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IT seems as if the government wants us to pay the price double or multiple times for the havoc it has caused through impromptu ill-considered decisions, taken by officials whose authority is only within the affairs of their administrations, and threatened worst consequences that might befall on everyone.
This is our situation after a series of confused decisions, including non-renewal of the residencies of expatriates who have reached the age of 60 and above. Undoubtedly, this kind of decision would deprive Kuwait of expatriates who are experienced in managing several projects, have proven integrity, and have contributed to helping the private sector overcome challenges … but they were ultimately rewarded with deportation.
Is there anyone who has studied the consequences of this kind of demographic adjustment and its negative effect on the national economy, such as the real estate that is on the verge of collapse today?
Will the state compensate citizens for the high cost they must pay for these decisions … Or will we face a different kind of visa trading?
We will not talk about Saudi Arabia or the UAE in this regard so as not to provoke some who are sensitive to the useful and right decisions taken by the two countries. Rather, we will take Switzerland, which has one of the strongest economies, as an example. In that country, expatriates constitute sixty percent of the population, and all of them work in industrial, agricultural, hotel and services sectors while the citizens work in specific jobs and industries.
As for those who are not citizens and are above sixty years of age, they obtain citizenship if they prove their contribution to the economy, their skills, and the level of their spending of what they earned in the country. The only requirement for them is to have health insurance in order to secure medical care in private sector hospitals.
Is our administration superior in development planning compared to this advanced country? Did those who took such a decision check its consistency with the Constitution, laws, treaties and international agreements signed by Kuwait?
Unfortunately, the government is continuing its old game of leaving matters to small employees, while it does not dare make a move. The country’s loss therefore increases daily, given that the financial management of the country is neither good nor healthy.
As for the most important factor in national investment, they are the expatriates because of whom our economy breathes. Yet, we are closing the country in their faces, and wondering who will dare come without feeling the sense of safety and stability.
Half of the workers whose entry was facilitated are employed for the welfare of the citizens. They include drivers, servants, cooks, farmers and many others. They live in the homes of citizens, while those who are to be deported are the ones renting apartments, buying from supermarkets and shops owned by citizens; and saving their money in our local banks.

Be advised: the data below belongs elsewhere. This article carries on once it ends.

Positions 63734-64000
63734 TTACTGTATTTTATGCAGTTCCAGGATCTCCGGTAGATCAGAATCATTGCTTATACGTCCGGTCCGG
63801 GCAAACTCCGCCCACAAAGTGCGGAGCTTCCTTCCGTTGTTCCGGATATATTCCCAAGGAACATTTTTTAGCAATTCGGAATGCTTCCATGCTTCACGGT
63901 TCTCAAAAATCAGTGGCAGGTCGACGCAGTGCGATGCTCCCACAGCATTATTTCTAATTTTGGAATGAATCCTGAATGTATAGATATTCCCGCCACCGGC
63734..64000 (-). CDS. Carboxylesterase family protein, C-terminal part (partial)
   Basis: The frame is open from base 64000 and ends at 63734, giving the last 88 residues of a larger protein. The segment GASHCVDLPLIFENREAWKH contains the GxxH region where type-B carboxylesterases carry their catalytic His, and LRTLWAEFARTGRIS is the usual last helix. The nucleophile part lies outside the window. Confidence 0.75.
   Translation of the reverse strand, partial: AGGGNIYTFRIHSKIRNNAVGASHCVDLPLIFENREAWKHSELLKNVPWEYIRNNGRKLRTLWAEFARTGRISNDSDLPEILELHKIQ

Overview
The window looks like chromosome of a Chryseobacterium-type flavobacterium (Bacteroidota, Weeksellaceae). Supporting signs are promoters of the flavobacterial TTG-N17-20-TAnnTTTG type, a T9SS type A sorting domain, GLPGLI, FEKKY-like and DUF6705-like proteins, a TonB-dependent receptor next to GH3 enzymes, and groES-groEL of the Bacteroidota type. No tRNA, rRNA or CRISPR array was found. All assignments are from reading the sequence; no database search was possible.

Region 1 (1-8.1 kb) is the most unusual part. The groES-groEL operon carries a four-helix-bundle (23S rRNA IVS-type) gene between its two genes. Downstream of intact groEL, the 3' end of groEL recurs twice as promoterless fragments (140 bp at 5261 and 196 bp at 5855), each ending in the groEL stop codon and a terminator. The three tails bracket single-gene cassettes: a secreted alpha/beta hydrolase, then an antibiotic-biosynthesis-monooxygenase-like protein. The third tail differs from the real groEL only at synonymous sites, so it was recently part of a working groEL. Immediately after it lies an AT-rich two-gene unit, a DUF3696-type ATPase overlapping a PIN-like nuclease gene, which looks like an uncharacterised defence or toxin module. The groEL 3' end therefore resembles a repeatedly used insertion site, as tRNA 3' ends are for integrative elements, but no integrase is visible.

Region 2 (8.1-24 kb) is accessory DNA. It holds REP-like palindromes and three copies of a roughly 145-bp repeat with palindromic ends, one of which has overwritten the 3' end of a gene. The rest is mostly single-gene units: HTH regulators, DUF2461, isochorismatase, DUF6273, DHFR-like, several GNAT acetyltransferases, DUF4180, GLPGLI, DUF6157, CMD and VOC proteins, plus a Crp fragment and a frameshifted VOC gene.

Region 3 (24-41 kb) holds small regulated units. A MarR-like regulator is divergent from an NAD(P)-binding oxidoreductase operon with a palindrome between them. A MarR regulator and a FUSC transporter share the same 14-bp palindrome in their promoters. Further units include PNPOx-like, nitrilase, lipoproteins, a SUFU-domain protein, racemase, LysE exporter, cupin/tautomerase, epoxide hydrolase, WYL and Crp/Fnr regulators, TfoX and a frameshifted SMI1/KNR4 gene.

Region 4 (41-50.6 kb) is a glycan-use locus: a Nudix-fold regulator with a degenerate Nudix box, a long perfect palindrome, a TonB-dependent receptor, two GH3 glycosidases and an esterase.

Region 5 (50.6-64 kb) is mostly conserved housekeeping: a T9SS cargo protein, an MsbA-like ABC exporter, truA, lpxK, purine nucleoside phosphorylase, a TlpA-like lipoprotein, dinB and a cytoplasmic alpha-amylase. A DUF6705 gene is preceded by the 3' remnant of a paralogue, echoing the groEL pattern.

I can’t stop wondering if the one who came up with this decision knows what it means.
In many countries, there is a rational administration that is well aware of how to benefit from these skills. It also employs them as a way to attract foreign capital, which recorded the worst indicators in Kuwait during the past two years. This is due to the exit of national investments from the country at a rate of 400 percent. Despite this, restrictions continue to be imposed on the private sector, investors and skilled people, and the closure of several interests because the one who manages them has reached the age of sixty.
On the other hand, such people are given a golden residency permit in the United Arab Emirates. Has the state become the boss of the private sector and determines who is to be employed in it, when in reality, it is the private sector that should be the one determining who it wants to employ based on need and experience?
Here I highlight the decision taken by former US President Donald Trump, who issued an executive order for official institutions to hire skilled people without looking at their certificates.
In Saudi Arabia, the government has set a clear policy for such employees. It imposes reasonable fees on those who are able and productive, while those unable will leave. This is the same in the United Arab Emirates, Bahrain and Qatar.
In the European Union, such people get special treatment, while our government settles on deportation decisions. This increases the suffering of the citizens who will incur more losses in the future at a time when it increases the facilities for the entertainment sector.
Therefore, we ask – Why all this confusion? Are we of the Aryan race? O officials, do you hate Kuwait? Do you not want it to be good and stop making more fatal decisions for the national economy?
I wish the country’s leaders would read this and realize where the confused impromptu decisions will take us.
By Ahmed Al-Jarallah
Editor-in-Chief, the Arab Times
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